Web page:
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enter image description hereI'm thinking of building my own alarm clock because none of the one's I've found are meeting my needs, and because it's kind of fun. I am a bit out of my depth on at least on part though, and I want to make certain I don't do something unsafe. I'm not sure whether or not I can use a common neutral line for two circuits. There are two diagrams I'll try to attach to this post that should explain the two options I'm looking at. Finding double-pole switches is a little more difficult than single-pole, and a bit more wiring (not much of a problem for wiring though).

I'm kind of worried about a neutral line being shared because if one alarm device is activated, all the neutral returns will be 'returning' (for lack of certainty of a term to use). Since multiple devices could (and probably would in some circumstances) be plugged in to outlets that have 'returning' neutral lines and share a common but unheated hot line. Might the current be driven backwards through a device in this scenario (ie, Each Switch Controls Only Hot, Timer-less Feed Open, Timer 2 Open, Timer 1 Closed, Circuit 1 fed by Timer 1, Circuit 2 fed by timer 2).

Is there a great danger in having a store-bought wall timer plugged in but with the neutral and possible sometimes the hot wire both 'returning' and hot due to the devices they're connected to receiving power from the other timer or from the timerless-activation switch?

Also, is there something I missed with my design in terms of safety or functionality (or sanity)?

Is there such thing as an anti-backflow device for AC? Or for DC for that matter?

Explanation of the system:

  1. I want an alarm to go off with a bright light and a loud noise and maybe a strobe light and whatever else I might want to add later.

This is what Timer 1 is for. The night before I will set Timer 1 to the desired time, and will set Circuits 1 and 2 to be fed by Timer 1.

  1. I want to be able to turn off the bright light and loud noise while still leaving enough light to see.

The loud obnoxious items will be set to Circuit 1. The USB light will be set to Circuit 2. When the alarm goes off, I will make my way across by bedroom to quickly switch Circuit 1's feed from Timer 1 to Timer 2. Since Timer 2 is neither on nor is the switch for Timer 2 connected to bother Circuit 1 and Circuit 2 at the same time (... unlike a previous design iteration...), Circuit 1 will no longer be being fed power, and thus the obnoxious items will stop making me want to perform ungodly acts of destruction upon them.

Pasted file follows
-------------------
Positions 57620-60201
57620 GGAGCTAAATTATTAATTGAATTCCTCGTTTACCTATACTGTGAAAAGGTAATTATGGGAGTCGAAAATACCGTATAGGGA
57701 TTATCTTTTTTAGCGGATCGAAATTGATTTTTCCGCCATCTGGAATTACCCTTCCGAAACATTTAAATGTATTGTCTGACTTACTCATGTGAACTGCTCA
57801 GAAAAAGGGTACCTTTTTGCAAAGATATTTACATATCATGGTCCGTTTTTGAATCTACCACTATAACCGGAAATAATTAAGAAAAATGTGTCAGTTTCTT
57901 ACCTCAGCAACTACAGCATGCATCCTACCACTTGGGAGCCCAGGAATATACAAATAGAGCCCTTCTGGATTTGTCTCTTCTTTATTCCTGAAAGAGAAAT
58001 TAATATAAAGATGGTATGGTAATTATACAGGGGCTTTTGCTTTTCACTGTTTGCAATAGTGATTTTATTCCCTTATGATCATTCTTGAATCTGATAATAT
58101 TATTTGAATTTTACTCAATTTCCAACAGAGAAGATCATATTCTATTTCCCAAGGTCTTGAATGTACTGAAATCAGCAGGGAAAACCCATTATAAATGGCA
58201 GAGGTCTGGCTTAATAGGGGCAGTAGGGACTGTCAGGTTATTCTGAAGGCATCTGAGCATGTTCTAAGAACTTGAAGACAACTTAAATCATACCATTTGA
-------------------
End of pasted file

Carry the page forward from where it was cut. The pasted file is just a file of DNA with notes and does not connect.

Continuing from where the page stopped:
1. I then want to take medication set near the system the night before. I will then set Circuit 2 to be fed by Timer 2 instead of Timer 1, thus deactivating the USB light.

  2. I may want to add in a device outside of these circuits (like how the projector alarm clock and Wall-to-USB adaptor are wired in) that allows me to turn on a light for 30 seconds or a couple minutes until I'm back in safely bed (stubbed toes hurt). I might use the kind of timer you see in some bathrooms that activate a heat lamp or a fan by turning the knob to the desired amount of time, after which the lamp or fan turn off.

  3. I then want to go back to sleep until some time I'd set the night before (maybe half an hour later, maybe 5 hours, whatever).

This is what the second timer is for. Circuits 1 and 2 will have been set to be fed by Timer 2 when I got up for Timer 1, and so when timer 2 goes off, so does the alarm again.

  1. I want to be able to test the alarms before I go to bed without having to switch the timers themselves to "Always On" and then back to "Timer" mode.

This is what the Momentary-On switch before each timer is for (I press it and it closes the circuit as though the timer had gone off).

QUESTION: If I press the Momentary-On switch, creating a bypass with near-zero resistance, would this de-power my timer? I suspect yes. Also, if the timer were on and I press the Momentary-On switch, would this wind up with insufficient power through the timer, quite possibly buggering it up? I hope not but suspect yes...